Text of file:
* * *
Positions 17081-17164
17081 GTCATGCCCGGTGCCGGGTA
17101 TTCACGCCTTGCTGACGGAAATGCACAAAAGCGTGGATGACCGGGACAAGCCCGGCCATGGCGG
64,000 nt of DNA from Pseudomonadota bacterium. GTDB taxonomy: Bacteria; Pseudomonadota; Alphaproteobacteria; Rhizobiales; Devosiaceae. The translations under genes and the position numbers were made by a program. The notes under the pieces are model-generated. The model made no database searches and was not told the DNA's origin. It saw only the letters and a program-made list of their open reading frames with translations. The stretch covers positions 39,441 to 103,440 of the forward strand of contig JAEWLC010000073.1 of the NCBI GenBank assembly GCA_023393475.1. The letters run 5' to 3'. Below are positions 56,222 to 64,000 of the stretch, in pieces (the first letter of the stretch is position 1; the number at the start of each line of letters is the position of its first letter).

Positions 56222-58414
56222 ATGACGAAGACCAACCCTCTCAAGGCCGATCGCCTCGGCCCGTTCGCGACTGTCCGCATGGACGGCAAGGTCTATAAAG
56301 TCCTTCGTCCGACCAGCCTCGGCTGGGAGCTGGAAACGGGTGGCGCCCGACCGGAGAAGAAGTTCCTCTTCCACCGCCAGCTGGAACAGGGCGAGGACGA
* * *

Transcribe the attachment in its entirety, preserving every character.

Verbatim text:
Positions 17081-17164
17081 GTCATGCCCGGTGCCGGGTA
17101 TTCACGCCTTGCTGACGGAAATGCACAAAAGCGTGGATGACCGGGACAAGCCCGGCCATGGCGG
64,000 nt of DNA from Pseudomonadota bacterium. GTDB taxonomy: Bacteria; Pseudomonadota; Alphaproteobacteria; Rhizobiales; Devosiaceae. The translations under genes and the position numbers were made by a program. The notes under the pieces are model-generated. The model made no database searches and was not told the DNA's origin. It saw only the letters and a program-made list of their open reading frames with translations. The stretch covers positions 39,441 to 103,440 of the forward strand of contig JAEWLC010000073.1 of the NCBI GenBank assembly GCA_023393475.1. The letters run 5' to 3'. Below are positions 56,222 to 64,000 of the stretch, in pieces (the first letter of the stretch is position 1; the number at the start of each line of letters is the position of its first letter).

Positions 56222-58414
56222 ATGACGAAGACCAACCCTCTCAAGGCCGATCGCCTCGGCCCGTTCGCGACTGTCCGCATGGACGGCAAGGTCTATAAAG
56301 TCCTTCGTCCGACCAGCCTCGGCTGGGAGCTGGAAACGGGTGGCGCCCGACCGGAGAAGAAGTTCCTCTTCCACCGCCAGCTGGAACAGGGCGAGGACGA